Thursday, April 23, 2009

Grandma Goes Grey

Actually, I began going grey long before I was a grandmother. It was really annoying, because the best feature of my fine, limp hair was its shine and color. I called it dark brown. My friend insisted it was black. "No, " I said, "I'll tell you who has black hair. It's your sister, Dodie." "That's what I mean, " she replied. "Your hair is black, just like Dodie's." Whatever.

In my thirties, I started using Clairol's shampoo-in haircolor. By my forties, I was having semi-permanent haircolor applied at a salon. By my sixties, I had become so grey I needed a stronger product. The question was: could my baby-fine hair withstand the harsh chemicals? After two or three months and much breakage, I had my answer. My stylist cut it as short as she could for the growing-out phase. As new silver-grey hair came in during the next six or seven months, the remaining color faded from brown to an ugly orange. I was a sight. My sister took one look at me and laughed. "Now you have hair just like Ginger's," she said. Ginger was Barbara's orange-and-white Brittany spaniel.

Meanwhile, at work, our team had enjoyed a small success. We were invited to brief an important agency official on our project, along with teams from eight other offices. I went first. After my 3-minute talk (with slides!) was over, the Big Chief said, "I have to leave the room for a minute. I need everyone to hold their questions until I get back."

When he returned, he forgot all about the questions and went on to the second briefer. Later, I told my team chief that I was a little disappointed about that. "Oh," replied Kurt, "He just wanted to spare your feelings. He knew the question everyone was dying to ask was, 'What the hell have you done with your hair?' "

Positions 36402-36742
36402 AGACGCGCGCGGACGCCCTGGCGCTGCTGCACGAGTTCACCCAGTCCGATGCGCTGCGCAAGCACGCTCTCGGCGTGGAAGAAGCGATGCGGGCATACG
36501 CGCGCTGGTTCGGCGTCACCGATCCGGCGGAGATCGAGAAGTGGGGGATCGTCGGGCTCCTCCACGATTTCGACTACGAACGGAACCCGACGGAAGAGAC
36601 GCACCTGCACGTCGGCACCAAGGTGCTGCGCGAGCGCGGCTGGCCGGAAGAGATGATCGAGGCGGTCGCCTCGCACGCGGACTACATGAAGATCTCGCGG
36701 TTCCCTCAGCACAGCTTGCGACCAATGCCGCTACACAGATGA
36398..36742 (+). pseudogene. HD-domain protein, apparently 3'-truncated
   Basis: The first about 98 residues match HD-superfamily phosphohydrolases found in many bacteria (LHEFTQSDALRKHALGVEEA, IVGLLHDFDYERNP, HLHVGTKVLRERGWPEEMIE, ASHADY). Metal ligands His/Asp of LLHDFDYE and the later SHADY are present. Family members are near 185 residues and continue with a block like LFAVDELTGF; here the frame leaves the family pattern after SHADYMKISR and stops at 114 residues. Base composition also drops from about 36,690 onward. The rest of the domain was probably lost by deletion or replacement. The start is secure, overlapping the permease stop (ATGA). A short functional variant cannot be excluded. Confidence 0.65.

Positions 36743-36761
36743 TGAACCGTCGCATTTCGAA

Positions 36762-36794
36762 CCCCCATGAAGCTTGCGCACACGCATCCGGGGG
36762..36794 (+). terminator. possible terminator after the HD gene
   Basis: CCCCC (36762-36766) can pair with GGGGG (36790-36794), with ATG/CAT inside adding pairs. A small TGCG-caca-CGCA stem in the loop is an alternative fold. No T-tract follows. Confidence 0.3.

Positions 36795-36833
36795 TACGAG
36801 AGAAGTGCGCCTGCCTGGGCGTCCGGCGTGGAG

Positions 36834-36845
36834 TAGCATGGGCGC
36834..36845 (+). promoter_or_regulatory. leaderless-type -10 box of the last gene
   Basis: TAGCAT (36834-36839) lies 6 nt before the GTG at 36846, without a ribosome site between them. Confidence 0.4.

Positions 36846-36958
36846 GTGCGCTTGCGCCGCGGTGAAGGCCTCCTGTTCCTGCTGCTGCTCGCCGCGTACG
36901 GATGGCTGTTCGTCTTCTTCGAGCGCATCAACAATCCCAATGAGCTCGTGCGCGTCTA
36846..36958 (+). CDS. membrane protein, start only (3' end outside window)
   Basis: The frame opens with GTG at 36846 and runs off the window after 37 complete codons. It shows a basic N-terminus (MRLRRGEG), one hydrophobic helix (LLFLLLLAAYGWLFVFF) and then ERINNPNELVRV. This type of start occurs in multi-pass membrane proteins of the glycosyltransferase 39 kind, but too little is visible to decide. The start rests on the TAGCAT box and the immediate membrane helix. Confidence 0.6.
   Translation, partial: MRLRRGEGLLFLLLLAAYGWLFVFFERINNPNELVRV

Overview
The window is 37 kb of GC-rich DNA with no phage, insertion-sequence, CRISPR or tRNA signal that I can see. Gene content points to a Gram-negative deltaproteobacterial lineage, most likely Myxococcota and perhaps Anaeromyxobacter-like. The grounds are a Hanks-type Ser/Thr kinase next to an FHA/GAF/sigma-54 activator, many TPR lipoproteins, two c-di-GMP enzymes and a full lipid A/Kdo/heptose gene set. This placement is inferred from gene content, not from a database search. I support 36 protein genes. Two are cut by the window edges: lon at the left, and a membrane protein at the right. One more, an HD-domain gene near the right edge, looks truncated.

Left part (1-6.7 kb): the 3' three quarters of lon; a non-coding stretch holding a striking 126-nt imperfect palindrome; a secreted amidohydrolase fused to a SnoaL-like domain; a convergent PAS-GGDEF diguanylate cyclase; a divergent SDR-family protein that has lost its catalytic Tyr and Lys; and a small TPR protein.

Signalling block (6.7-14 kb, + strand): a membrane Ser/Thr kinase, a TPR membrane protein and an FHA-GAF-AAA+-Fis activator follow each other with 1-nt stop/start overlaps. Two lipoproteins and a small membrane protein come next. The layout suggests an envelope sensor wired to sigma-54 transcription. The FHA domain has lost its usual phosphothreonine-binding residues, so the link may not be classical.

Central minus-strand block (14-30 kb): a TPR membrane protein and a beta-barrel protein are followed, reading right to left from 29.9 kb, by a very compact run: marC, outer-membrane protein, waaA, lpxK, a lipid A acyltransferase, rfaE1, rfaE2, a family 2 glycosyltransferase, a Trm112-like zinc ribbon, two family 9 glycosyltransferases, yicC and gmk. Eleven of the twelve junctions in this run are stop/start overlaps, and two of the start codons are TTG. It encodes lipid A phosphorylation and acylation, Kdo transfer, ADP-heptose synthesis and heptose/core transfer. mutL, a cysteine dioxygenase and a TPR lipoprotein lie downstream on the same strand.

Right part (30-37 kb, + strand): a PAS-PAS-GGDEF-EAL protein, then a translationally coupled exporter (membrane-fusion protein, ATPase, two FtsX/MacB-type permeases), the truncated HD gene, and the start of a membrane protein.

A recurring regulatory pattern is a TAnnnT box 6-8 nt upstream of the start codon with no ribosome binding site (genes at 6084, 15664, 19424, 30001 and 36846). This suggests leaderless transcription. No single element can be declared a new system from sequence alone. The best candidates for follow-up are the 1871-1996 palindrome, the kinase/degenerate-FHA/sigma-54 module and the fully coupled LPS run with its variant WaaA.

Tuesday, April 21, 2009

The Story of My Life as a Failed Multi-tasker

I was so proud of myself yesterday morning.

The Tree Hugger was away, so I filled the feeders for "his" flock of 500-plus wild birds and threw seeds on the ground for the mourning doves, a passel of obnoxious squirrels, and Mr. and Mrs. Mallard. Fed the indoor fish, the pit bull, and the tuxedo cat. Scooped out her two litter boxes (one's on "her" screened porch), made the bed, got breakfast, cleaned up the kitchen, folded two loads of laundry and managed to get into my churchy clothes for a late-morning funeral before our 6-year-old grandson arrived at 7:30 AM. (His school was still on spring break.) Wrote a couple of letters, paid some bills, read a book about bats with the grandson. Just before leaving for the funeral, I brushed my teeth. Then we set out in the pouring rain. Dropped him off at his other grandmother's, drove to church, found a parking space, found my umbrella in the cargo space (a small miracle in itself), nimbly avoided puddles and streams and arrived at our church with ten minutes to spare.

Took off my coat, settled down to listen to the organ prelude, and noticed dried toothpaste all down the front of my dark, silky blouse.